Can we talk about all the phone OS's?

Specifically what you are using and have used.

I’d like to know what is actually best and not just anecdotal - has anyone tested the claimed privacy and security benefits of these OS’s?

After a year of using LineageOS, and gathering what info I can online, am I right in claiming that the privacy community recognizes GrapheneOS as the best? and what will be 2nd be if we don’t have google pixels?

I found a few shreds of testing data someone did on sailfishOS and the results looked good, maybe better than most! but sailfish isn’t fully open source, there’s a boss and revenue and where there is a boss and revenue - shit can happen. I believe the test was a simple one of putting the tail command on a specific log folder and leaving the phone on standby for 12 hours and reading the file for output and input data. Sailfish only seemed to confirm the data and time.

For ref; these are the OS’s that I am aware of:
Arch linux

Did I miss one? woah there’s a lot.


Thanks for the links guys, I’ve read most of which but gained some bits.

But what of sailfishOS?
What of the controversies surrounding GraphineOS and the in-house disputes that happened?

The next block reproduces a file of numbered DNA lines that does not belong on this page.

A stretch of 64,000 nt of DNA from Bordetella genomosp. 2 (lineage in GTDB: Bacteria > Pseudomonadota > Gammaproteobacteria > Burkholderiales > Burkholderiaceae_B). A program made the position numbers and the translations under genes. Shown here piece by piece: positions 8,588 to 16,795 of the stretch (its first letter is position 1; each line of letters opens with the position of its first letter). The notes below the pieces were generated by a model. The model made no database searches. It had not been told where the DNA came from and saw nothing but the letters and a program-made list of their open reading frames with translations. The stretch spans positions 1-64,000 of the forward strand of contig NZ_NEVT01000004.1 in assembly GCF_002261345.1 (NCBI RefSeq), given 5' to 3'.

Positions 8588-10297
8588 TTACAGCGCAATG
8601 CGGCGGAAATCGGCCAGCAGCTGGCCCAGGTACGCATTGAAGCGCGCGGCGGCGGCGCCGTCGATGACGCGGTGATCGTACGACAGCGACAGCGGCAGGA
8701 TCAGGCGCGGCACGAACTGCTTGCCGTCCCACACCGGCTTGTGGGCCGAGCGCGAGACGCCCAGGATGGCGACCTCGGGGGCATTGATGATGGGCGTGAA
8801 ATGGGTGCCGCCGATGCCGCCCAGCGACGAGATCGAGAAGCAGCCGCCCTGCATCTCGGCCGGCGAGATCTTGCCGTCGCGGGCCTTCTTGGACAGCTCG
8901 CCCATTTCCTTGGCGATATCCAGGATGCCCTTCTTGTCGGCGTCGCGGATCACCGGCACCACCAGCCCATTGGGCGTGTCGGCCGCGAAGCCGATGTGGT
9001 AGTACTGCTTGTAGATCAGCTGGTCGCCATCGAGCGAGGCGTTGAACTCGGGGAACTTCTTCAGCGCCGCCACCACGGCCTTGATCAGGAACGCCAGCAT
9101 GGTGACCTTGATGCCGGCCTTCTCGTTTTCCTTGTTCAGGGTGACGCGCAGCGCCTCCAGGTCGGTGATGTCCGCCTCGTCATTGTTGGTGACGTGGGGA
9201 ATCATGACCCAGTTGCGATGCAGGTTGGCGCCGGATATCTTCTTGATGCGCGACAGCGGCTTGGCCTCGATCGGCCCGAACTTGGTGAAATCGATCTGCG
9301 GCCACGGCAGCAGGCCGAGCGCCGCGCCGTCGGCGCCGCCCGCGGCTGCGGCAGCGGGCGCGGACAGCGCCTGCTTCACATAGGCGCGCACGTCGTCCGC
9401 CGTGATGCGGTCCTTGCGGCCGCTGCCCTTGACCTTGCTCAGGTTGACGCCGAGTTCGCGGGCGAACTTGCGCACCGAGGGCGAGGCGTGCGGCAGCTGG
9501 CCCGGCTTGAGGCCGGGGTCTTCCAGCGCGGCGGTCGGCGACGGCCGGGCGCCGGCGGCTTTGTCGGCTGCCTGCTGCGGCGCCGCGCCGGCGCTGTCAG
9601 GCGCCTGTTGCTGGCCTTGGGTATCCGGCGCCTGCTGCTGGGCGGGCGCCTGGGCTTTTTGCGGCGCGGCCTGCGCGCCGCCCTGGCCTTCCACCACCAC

Does it appear that if you don’t have a google pixel, and your phone isn’t yet supported by divestOS - then you are mostly fucked? going by what is said by the community anyway. Fucked, even with how big that list is above :confused:

I’m curious to know, if GraphineOS is best, why? what makes them able to do the awesomeness that they are doing and others fail or fall short? I believe others are also businesses. I mean, a business whom concentrates its efforts must necessarily win over some hobbyists who code in spare time. I think e/OS is a business and they apparently suck. (Given they are non-profit obviously). Sailfish is a business I believe - from nokia iirc.

If you can add something, plz do! :slight_smile:

The TLDR reason why we don’t list any of those on privacy guides is because they are one of these:

  • lack security (no device encryption)
  • shift trust to a smaller provider, that isn’t any more private (in the case of /e/)
  • unmaintained
  • not ready for daily driver usage

Most of these have been talked about over the years, and you can see form our Github tracker the reasons they were not accepted.

Why do we only recommend GrapheneOS? Because its basically the best of all of them, in terms of security, and privacy and the platform that it runs on. Ie lockable bootloader, decent OTA A/B support (unlike Samsung), Secure Core/Elements.

As for some of those desktop OSes, they’re already listed. Once again though with that we are very conservative.


I can’t imagine switching away from iOS, but if I I had to it would be to some mainstream form of Android. I couldn’t switch to an OS that doesn’t have banking apps and other apps I depend on daily.

GrapheneOS works fine with most banks? I at least have had no issues with my banks and those of clients.

Reality is, all of them work pretty much, so unlikely to have any issues.

The only thing that they are saying is it is possible that in the future that may not be the case.

Damn it, it looks as though I am kinda of forced to go get a pixel despite not wanting to :confused: